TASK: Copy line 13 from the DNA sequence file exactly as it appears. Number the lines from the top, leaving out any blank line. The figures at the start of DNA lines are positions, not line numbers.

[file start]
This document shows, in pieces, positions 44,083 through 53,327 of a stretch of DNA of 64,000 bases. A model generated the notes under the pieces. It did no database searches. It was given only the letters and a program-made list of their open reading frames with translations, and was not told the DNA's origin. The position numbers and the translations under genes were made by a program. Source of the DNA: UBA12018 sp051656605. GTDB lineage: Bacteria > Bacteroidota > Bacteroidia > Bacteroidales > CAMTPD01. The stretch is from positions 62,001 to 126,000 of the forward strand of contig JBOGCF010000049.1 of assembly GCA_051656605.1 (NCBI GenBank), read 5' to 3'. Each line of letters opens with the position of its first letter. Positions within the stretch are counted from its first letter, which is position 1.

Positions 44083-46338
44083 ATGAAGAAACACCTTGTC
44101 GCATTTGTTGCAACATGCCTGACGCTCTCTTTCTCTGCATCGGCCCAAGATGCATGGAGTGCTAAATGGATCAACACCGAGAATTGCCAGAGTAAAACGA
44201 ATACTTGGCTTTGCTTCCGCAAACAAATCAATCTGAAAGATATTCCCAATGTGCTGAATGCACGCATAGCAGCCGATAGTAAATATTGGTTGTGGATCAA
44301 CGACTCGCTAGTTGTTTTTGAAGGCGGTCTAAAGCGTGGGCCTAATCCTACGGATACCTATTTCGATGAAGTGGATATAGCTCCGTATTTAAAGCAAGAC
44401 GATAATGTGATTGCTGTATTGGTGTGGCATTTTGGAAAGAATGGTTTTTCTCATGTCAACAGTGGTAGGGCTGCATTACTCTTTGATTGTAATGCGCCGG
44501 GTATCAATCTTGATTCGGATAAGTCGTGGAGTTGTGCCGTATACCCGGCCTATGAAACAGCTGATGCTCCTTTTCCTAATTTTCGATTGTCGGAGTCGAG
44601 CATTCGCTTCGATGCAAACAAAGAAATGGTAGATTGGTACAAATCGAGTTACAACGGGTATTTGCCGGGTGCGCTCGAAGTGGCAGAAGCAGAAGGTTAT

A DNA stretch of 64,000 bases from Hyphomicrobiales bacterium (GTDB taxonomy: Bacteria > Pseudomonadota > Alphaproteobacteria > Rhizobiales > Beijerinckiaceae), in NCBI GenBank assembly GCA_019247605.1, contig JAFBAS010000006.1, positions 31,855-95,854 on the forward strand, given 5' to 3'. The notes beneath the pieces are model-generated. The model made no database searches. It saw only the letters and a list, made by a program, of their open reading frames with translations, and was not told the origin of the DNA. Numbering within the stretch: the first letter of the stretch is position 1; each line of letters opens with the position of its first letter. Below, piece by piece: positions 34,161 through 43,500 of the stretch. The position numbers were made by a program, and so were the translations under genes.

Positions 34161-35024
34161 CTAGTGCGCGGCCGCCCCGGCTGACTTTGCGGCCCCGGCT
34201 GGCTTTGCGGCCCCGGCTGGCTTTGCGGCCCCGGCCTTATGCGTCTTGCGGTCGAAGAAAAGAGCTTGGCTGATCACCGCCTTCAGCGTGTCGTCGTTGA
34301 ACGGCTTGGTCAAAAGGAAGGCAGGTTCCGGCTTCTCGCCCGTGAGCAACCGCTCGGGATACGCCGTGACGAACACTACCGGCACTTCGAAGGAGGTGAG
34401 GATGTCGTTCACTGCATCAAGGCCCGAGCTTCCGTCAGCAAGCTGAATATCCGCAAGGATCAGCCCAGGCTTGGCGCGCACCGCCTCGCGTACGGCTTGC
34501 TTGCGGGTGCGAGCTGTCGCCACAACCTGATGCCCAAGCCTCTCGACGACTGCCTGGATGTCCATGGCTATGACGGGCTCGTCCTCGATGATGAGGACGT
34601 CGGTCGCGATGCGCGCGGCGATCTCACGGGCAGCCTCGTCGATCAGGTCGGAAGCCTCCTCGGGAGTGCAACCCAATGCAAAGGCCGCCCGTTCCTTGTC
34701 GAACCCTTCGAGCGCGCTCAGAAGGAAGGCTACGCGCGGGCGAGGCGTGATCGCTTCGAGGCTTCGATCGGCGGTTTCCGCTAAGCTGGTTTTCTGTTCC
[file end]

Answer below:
34201 GGCTTTGCGGCCCCGGCTGGCTTTGCGGCCCCGGCCTTATGCGTCTTGCGGTCGAAGAAAAGAGCTTGGCTGATCACCGCCTTCAGCGTGTCGTCGTTGA